The Harry Potter series is a favorite in our house. Starting with The Goblet of fire, every time a movie came out my son and I had a date night. We were very sad when the movies ended, but we have them all on disc and usually end up watching them whenever ABC Family has a Harry Potter weekend.
I always wondered if my son connected with the series because of the life altering aspect found in the first movie. Harry found out that the very thing that made him different in the muggle world is normal in the wizarding world. All of these strange things he could do didn’t mean there was something wrong with him. I think my son found that fascinating. He is different and has never quite fit in, but maybe there is another time and place where he does and he just needs Hagrid to come let him know.
This happened to be a Harry Potter weekend, so last night, as I lay in bed, I turned on the end of Deathly Hallows. There was a line after Voldemort’s horcrux was killed in Harry and he sees Dumbledore in a glowing white version of Kings Cross Station. Harry asks “Is this real or has it been happening inside my head?”, Dumbledore replies “Of course it’s happening inside in your head, Harry, but why on earth should that mean it isn’t real?”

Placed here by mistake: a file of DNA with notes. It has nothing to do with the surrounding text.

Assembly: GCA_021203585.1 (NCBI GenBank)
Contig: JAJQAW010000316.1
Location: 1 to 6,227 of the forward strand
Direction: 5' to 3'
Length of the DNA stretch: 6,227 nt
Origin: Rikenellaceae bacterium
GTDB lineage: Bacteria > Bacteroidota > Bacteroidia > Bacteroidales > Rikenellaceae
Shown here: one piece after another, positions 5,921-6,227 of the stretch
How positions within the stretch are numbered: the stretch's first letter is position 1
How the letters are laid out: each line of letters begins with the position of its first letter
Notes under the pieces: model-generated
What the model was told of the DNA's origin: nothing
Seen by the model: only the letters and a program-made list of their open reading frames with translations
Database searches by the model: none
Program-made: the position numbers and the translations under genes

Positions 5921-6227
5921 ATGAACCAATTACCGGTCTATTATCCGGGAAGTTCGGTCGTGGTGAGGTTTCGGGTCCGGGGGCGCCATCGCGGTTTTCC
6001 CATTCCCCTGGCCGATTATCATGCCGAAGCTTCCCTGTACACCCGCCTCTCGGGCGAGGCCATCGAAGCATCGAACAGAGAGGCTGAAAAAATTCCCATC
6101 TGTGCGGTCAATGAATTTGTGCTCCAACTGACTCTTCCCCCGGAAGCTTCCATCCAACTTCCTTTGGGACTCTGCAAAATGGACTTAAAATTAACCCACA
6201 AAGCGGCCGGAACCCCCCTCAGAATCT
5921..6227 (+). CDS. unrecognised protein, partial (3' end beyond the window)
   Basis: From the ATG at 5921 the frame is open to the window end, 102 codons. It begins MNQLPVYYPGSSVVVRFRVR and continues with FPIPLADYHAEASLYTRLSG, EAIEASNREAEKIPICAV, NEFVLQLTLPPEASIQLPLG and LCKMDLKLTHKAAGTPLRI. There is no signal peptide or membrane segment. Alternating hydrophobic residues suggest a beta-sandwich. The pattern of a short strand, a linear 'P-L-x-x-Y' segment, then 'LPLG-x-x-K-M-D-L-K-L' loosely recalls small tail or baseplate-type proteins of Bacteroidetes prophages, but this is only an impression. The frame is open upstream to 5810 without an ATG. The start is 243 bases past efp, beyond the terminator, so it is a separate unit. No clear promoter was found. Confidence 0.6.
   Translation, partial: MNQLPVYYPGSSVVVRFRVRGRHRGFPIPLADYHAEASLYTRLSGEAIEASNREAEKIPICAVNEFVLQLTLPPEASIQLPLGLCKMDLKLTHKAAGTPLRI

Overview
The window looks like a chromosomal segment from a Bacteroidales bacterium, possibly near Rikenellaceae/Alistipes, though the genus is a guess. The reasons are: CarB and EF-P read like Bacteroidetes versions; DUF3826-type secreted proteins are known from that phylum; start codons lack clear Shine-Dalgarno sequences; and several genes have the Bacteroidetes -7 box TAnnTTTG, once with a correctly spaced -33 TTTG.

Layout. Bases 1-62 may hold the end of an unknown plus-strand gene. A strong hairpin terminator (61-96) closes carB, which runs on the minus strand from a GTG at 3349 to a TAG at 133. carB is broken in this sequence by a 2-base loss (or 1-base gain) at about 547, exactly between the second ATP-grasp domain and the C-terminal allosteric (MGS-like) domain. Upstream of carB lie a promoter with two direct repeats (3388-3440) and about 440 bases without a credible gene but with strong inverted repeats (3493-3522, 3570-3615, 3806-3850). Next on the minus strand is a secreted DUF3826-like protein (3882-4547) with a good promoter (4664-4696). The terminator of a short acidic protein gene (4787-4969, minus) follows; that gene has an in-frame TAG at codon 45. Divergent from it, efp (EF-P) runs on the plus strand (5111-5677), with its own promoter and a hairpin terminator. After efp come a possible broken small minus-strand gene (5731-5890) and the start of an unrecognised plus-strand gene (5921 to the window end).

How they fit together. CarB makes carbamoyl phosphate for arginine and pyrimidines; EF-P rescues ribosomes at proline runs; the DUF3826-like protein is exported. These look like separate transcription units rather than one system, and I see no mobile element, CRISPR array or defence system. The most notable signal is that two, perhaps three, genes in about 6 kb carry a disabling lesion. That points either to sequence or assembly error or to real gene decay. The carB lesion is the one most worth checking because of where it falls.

I think we, as parents, tend to forget how our kid’s brain works. It can get exhausting and frustrating to live with a child with a mental illness or neurological disorder. They have fears and anxiety that we may find silly. Because of this, they do or say things we don’t understand. What we have to remember is that even though it’s in their head, it’s very real to them.
In my son’s case, if he perceives it he believes it, regardless of attempts to convince him otherwise. If somebody speaks to him in a negative tone, in his mind that person hates him. Not dislikes, not irritated by, not annoyed with, but HATES him. Yes, capitalization is required for the drama that comes along with the line ‘but Mama my teacher HATES me.’ (this applies to just about anyone, but I hear ‘teacher’ more often than the rest).
He also thinks that by keeping his room cluttered, it will protect him in case of a break-in. You know, because if they get passed the locked doors and the alarm system, make their way upstairs without us hearing them and all the way to the very end of the hall where my son’s room is…..YuGiOh cards and BeyBlades on the floor will stop them. Ridiculous, yes, all in his head, yes, but very real to him.
Here is our challenge. As special as these kids are, and as wonderful as their own little wizarding worlds may be, they can’t go hide in a castle. They will have to live and work among the muggles that don’t understand them. How do we do that and still be sensitive about what is real to them? This keeps me up at night.